Wednesday, April 08, 2009

Website Copywriting Tips to Help Your Content Resonate

by Paul Leonard

Contrary to popular belief, being a website copywriter isn't easy. In fact, successfully copywriting content for your website can be downright tough, even without the added complication of SEO. Use the appropriate language and people will remember you - and everything you say - for all the right reasons. Use the wrong language and you could inadvertently be saying goodbye.

If you're dealing with customers face to face, it's easier to get your language right. For instance, if you own a shop, your customer is right in front of you. You can see who they are, how old they are, what mood they're in. You can pick up on all sorts of visual cues and tailor your language accordingly, without even really thinking about it.

Website copywriting is different

It's stating the obvious, but communicating with your online clientele as a website copywriter is different. You can't see your customers. You can't gauge how they are reacting to what you say, your products, your prices, anything. With this in mind, and assuming you've already done some due diligence research into your market, here are some simple website copywriting tips to make your content more engaging and effective.

The power of 'you'

Remember, as a website copywriter you're talking to a person - one customer, not some vague group or demographic. Personalize your copywriting by using 'you' to address your audience. 'You' immediately means you're talking directly to the person who's in front of their monitor looking at your website. You're engaging with them as an individual, while also giving your content a warm and inviting tone.

Using 'you' also helps you get into the right headspace. As soon as you make sure you address your reader as 'you' you'll automatically find yourself using more appropriate and conversational language. This is especially helpful if you're used to copywriting more formal documents, such as official letters and contracts instead of advertising or marketing material.

The first person, not the third

You can usually tell when a company has written their own marketing or website content in-house - more often than not, inexperienced website copywriters write in the third person. Rather than 'we' their copy refers to the business by its name, subsequently referring to the business as 'it.'

For example:

"Acme Grommits is an international grommit manufacturer with distribution centres throughout the world. Its reputation for excellence is unparalleled."

This is a copywriting mistake.

Firstly, it can be confusing and misleading, especially in situations where you're talking about partnerships or alliances with other companies. Before you know it, your reader doesn't actually know which business 'it' is.

Secondly, it simply doesn't engage your reader. It gives your copy a detached feel. Using 'we' and 'our' and 'us' in conjunction with 'you' creates a more immediate link between your business and your online audience, like so:

"Here at Acme Grommits, we're one of the world's leading grommit manufacturers, with an unparalleled reputation for excellence. You'll find our distribution centres throughout the world."

Ask questions

People like to be asked questions. Questions make you feel important and involved. That's why using website elements such as feedback forms or email surveys as a two-way conduit for dialogue with your customers is so effective. By involving your customers and asking for their input, whether it be feedback on your website or recommendations on what products they would like to see, you're developing a relationship.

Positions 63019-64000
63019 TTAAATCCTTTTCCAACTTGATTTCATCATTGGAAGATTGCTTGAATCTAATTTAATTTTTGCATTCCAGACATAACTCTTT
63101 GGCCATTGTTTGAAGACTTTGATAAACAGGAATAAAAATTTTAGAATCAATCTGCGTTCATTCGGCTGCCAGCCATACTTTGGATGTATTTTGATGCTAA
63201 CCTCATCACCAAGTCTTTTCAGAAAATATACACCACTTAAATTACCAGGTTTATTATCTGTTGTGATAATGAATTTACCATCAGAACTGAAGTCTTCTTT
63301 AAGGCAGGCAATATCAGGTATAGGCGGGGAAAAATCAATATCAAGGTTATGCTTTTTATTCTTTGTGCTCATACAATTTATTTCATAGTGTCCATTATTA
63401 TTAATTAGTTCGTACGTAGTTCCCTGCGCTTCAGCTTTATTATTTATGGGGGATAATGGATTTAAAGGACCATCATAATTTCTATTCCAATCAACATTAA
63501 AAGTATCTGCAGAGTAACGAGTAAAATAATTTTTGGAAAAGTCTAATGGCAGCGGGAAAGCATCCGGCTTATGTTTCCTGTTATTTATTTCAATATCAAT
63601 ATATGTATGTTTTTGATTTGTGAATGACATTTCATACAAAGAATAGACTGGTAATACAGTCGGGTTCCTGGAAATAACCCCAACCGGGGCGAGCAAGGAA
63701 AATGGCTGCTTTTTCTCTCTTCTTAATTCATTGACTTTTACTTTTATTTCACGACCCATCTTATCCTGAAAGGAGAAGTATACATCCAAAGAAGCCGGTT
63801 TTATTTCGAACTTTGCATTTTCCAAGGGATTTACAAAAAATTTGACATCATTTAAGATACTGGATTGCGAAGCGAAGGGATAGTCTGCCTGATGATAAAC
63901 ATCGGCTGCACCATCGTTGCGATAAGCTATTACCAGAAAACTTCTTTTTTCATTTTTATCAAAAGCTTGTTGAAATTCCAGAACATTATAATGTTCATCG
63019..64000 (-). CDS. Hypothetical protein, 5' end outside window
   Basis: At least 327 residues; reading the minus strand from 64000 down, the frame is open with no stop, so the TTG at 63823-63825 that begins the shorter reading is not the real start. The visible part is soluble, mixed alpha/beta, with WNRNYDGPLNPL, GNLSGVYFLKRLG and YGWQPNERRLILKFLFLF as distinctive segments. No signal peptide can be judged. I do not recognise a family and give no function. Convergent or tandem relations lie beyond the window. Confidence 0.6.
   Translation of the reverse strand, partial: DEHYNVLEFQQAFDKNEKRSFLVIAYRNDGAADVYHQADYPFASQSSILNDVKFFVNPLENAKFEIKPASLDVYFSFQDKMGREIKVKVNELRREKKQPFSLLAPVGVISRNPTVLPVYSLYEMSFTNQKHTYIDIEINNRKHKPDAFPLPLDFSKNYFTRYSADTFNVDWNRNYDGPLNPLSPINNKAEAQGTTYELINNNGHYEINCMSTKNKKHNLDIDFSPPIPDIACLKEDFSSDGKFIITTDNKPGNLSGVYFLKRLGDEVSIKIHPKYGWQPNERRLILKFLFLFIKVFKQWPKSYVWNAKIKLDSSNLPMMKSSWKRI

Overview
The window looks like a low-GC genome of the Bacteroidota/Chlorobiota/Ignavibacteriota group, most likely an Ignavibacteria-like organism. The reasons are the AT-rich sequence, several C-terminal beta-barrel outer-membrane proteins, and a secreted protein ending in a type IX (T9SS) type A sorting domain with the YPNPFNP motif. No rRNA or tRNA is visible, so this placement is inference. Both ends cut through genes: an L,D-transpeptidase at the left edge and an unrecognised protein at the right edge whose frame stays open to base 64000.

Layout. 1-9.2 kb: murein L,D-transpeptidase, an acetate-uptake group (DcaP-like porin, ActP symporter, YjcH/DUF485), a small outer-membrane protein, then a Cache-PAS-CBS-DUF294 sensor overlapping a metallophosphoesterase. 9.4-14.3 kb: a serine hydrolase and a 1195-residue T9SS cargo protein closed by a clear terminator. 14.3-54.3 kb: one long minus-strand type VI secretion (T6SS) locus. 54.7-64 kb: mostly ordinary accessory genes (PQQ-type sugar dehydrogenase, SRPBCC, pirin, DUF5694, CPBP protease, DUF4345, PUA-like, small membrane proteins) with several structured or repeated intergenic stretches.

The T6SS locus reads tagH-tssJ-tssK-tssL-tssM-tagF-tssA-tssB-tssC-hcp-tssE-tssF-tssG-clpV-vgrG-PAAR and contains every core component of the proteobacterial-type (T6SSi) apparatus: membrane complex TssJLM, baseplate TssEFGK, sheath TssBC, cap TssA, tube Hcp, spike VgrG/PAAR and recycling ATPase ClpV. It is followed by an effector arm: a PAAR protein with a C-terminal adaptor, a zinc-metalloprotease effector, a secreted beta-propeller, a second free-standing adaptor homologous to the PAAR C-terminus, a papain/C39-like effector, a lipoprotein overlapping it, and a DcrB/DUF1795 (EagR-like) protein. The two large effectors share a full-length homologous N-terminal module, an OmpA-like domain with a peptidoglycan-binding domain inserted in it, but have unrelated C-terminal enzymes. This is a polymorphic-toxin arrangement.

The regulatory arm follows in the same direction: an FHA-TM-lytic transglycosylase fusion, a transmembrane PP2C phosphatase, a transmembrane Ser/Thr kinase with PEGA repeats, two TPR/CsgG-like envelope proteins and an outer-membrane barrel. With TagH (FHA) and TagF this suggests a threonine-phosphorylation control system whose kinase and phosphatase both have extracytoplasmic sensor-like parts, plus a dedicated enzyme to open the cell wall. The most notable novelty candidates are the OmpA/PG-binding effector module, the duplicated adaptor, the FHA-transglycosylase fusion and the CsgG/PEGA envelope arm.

The same applies to your website copywriting. Using questions within your copy, even if they are rhetorical, not only engages your audience, it makes your content feel more natural. After all, we all use questions when we're trying to make a point, don't we?

Strike the right tone

Before you start copywriting, consider your business as a brand in the context of the marketplace and your competition. If your business were a car, what make and model would it be? Is it a Mercedes or a Ford, a Ferrari or a Volvo?

By asking yourself these questions, and thinking about the style and tone of language other brands use to communicate, you'll be able to identify the right copywriting style and tone for your business and website. Big-name brands put a huge amount of money into researching their brand and the language they use to differentiate themselves, so you should take the time to consider your website copywriting style and tone too.

Use your imagination

This is the most important bit; the best way to ensure you're doing a good job as a website copywriter is to imagine your customer is sitting in front of you. Imagine you're talking directly to them. If it helps, picture someone you know who fits your demographic - a neighbour, a friend, whoever.

Imagine you have 10 seconds to make the right impression and convince them to find out more about what you and your business has to offer. What do you say? Just as importantly, how do you say it? By going through this exercise, you'll find it easier to write more convincingly, and that's half the battle when it comes to being an effective website copywriter.

Paul Leonard is a freelance advertising, website and SEO copywriter and founder member of Caboodle Copywriting, a freelance copywriting team based in Perth, Western Australia (WA). He has extensive international advertising and website copywriting experience, having worked with brands including Harrods, IBM and Amnesty International. To find out more about Paul and Caboodle Copywriting, visit http://www.caboodlecopy.com/

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